Our first evening meal sans kitchen had been very easy; we had cold barbecued lamb from Sunday with salad before destruction began.
This morning, men returned bright and early – that is to say a little before 08:30 – for day #2 of demolition.
First of all more plaster was stripped off the target dividing wall. Then I heard jacks being knocked into place to support the upper floors while the supporting wall was removed. Francine and I went for a 5-mile walk to leave them to it.
When we returned, sure enough our dividing wall was no more. Apparently it was a little more than no more at the rear end than had been anticipated. The Thermalite blocks in the wall were unstable and crumbling, so some of what should have been a 650mm stub wall had also gone. It was going to have to be rebuilt with new sound blocks.
At the opposite end, Francine noticed that the stub wall had the opposite problem: too much left rather than too little. It was more than what we’d planned, more like 700mm than 350mm. That meant the span and, therefore, the steel beam was going to be longer than had been ordered. Communication breakdown, clearly. Adjustment needed.
The kitchen door and frame disappeared.
Hiccough time: our wall wasn’t the only major thing that had gone, so too had our water supply. ¿QUE? No loos were flushing. There was no cold water in the upstairs taps, either. I clambered into the loft to check the cold storage tank. Empty. Was the ball valve stuck? No. Why was the cold tank not refilling? The garden tap, teed off the cold riser, still had water so the house supply was fine.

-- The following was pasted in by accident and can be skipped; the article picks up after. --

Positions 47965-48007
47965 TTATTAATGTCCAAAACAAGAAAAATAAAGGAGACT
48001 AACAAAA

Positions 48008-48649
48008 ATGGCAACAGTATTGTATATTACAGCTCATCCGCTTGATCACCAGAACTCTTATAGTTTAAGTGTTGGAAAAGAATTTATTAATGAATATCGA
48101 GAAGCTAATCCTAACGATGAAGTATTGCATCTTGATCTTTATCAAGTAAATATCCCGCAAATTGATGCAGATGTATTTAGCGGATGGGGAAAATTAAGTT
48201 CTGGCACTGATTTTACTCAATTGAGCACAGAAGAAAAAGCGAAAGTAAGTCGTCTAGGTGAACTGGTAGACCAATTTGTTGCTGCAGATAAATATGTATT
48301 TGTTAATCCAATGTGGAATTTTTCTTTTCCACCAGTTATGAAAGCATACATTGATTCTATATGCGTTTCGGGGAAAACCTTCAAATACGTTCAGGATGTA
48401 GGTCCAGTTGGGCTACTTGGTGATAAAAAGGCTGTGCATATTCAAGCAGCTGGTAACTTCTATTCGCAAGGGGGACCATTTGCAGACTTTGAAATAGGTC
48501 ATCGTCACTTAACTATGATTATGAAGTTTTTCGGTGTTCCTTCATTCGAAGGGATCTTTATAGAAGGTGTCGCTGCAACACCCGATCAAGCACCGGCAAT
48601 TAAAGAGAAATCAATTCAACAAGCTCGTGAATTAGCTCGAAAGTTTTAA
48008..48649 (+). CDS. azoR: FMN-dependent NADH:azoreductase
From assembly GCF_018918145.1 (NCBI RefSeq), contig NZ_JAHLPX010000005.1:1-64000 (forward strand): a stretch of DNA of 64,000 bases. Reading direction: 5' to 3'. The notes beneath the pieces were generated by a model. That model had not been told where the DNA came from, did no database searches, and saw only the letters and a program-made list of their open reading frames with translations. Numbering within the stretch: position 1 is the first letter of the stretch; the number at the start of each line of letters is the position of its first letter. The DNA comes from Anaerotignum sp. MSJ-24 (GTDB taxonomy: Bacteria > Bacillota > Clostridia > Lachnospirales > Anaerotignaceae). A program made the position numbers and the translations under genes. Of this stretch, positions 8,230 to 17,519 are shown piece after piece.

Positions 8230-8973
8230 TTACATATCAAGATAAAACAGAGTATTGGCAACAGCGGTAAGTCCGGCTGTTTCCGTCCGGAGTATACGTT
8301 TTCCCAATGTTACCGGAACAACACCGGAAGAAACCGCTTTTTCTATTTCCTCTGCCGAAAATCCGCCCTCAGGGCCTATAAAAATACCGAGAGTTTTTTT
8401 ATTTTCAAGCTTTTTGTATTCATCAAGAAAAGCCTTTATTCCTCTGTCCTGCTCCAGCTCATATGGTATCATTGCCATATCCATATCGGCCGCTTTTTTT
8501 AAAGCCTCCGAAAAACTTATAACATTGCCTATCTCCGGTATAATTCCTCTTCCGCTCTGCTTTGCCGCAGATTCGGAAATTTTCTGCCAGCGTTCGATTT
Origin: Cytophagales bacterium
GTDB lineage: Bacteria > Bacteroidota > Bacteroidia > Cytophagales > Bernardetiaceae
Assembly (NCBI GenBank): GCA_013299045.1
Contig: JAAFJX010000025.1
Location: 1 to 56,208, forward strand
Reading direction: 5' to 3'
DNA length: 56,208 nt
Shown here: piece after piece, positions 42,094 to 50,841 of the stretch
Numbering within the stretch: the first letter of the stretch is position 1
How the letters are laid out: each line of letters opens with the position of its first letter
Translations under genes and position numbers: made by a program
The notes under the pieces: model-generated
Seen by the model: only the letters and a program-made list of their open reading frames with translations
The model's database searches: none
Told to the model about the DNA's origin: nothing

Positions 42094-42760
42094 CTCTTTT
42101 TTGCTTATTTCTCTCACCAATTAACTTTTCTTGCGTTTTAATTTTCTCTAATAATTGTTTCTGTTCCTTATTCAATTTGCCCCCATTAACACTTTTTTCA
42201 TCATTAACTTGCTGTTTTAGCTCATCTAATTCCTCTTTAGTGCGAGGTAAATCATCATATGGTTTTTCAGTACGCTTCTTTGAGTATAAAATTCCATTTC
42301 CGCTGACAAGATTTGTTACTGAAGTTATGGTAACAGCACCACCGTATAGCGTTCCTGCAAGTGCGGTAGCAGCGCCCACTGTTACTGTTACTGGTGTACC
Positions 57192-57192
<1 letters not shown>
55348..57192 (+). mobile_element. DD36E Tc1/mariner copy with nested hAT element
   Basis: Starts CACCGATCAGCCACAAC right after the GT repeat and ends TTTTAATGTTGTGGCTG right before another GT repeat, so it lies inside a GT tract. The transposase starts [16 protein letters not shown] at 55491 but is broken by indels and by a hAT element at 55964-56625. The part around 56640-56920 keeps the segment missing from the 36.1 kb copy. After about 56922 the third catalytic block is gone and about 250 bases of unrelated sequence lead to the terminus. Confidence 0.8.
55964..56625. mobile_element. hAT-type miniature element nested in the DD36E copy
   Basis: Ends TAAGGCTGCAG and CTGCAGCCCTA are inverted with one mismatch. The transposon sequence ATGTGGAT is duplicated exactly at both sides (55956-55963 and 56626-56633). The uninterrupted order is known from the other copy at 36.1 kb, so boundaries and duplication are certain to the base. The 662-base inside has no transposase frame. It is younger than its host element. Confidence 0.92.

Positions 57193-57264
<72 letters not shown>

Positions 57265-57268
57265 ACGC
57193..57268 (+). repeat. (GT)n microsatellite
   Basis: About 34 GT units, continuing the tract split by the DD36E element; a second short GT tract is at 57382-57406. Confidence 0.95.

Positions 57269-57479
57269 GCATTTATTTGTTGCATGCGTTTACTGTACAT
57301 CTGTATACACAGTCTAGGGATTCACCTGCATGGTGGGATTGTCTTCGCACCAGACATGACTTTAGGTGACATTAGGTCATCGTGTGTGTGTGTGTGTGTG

Ah, men had removed our water softener; I could now imagine what might’ve happened. The softener is connected to the cold flow into the house using three valves. The two outer valves divert water into and back out of the water softener. Between those two is a third valve to allow water to bypass the softener. They’d turned off the flow and return valves into and out of the softener but not opened the bypass valve so nothing had been going up the cold riser for the last 24hrs. I opened it; tanks began filling. Phew!
Had I not done that plumbing myself, I’d have been none the wiser.
You really wouldn’t want to go away and let this stuff happen in absentia, would you?